Posted in | News | Quantum Physics

New Strategy to Control the Orientation of an Unpaired Spin in a Molecule

Controlling the orientation of a single unpaired electron (called its spin) is no easy task, especially if the electron is in a molecule in its lowest energy state. Yet the ability to control the orientation of the electrons is important to the development of some quantum computing strategies.

In this research, scientists show that in a magnetic field, visible light can be used to influence a relative orientation of an unpaired electron in a molecule. When the molecule absorbs light, other electrons in the molecule are excited and become unpaired. The unpaired spins interact with each other, influencing how the electron spins recombine as the molecule relaxes. These interactions orient the remaining spin parallel or antiparallel to the direction of an applied magnetic field.

The Impact

To process information, some quantum computing strategies will rely on manipulation of the spin of electrons. However, it is challenging to control electrons' spins. This research identifies a strategy to influence the relative orientation of a spin that can be applied across a class of small molecules. This process "prepares" the spin for further manipulations required in the longer-term for technological applications. This research takes a step toward these novel technologies by helping scientists control the properties of unpaired electrons through molecular design.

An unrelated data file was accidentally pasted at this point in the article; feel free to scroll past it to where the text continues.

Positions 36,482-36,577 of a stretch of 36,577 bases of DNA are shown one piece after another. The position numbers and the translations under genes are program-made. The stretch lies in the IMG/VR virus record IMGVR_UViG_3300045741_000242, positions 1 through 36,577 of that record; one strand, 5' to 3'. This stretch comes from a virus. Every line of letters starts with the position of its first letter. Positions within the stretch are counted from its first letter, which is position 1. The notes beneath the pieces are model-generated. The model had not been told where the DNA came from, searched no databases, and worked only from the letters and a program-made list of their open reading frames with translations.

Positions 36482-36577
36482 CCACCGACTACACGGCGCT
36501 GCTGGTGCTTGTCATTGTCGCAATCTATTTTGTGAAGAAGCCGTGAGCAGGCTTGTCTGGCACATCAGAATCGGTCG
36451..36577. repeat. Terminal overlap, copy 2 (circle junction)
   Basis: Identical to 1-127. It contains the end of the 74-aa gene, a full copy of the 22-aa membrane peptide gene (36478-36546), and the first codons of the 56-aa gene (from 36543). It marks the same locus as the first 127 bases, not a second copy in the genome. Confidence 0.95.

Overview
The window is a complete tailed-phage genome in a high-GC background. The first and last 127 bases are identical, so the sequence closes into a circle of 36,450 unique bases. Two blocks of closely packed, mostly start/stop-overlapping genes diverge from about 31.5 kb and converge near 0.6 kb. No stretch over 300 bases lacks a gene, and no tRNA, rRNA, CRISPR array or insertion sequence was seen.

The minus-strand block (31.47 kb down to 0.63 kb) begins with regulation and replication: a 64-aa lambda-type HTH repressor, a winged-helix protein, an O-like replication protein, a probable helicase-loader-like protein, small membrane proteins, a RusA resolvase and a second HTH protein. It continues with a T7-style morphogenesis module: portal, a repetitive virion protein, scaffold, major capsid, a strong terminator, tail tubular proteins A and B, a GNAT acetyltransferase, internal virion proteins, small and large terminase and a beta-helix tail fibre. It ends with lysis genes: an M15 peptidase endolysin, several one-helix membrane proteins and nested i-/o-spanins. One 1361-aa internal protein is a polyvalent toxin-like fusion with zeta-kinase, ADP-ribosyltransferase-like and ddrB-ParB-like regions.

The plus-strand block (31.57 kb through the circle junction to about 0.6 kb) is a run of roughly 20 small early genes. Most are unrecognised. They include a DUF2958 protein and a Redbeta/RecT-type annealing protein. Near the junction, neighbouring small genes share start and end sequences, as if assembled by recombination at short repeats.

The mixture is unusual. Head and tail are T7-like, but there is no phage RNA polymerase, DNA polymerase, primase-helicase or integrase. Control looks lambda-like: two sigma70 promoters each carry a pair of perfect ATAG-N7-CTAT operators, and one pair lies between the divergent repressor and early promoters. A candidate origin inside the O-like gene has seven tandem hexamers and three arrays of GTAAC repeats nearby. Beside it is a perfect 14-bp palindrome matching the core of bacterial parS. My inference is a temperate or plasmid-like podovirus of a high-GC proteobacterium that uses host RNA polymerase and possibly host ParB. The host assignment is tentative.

This study establishes a new strategy to control the orientation of an unpaired spin in a molecule in its lowest energy state (i.e., its ground state). An unusual feature of this approach is that the researchers believe it can be generalizable across a class of small molecules. These small molecules are designed to enter short-lived excited states that last less than a billionth of a second when they absorb light, even at very low temperatures of approximately 20 Kelvin.

The short lifetimes of these excited states, in concert with designed molecular features, determine the properties of the unpaired electron during the lifetime of the excited state and transmit those properties to the resulting "ground" state. As a result, the approach can dramatically enhance the detectable features of the unpaired electron, and the sign of the signal can be reversed in less than a billionth of a second simply by exposing the molecules to visible light. Such a response holds promise for future quantum computing and quantum-based sensors, which may rely on spin control to advance quantum information science.


This research was supported with funding from the Department of Energy Office of Science, Office of Basic Energy Sciences, Division of Chemical Sciences, Geoscience, and Biosciences.


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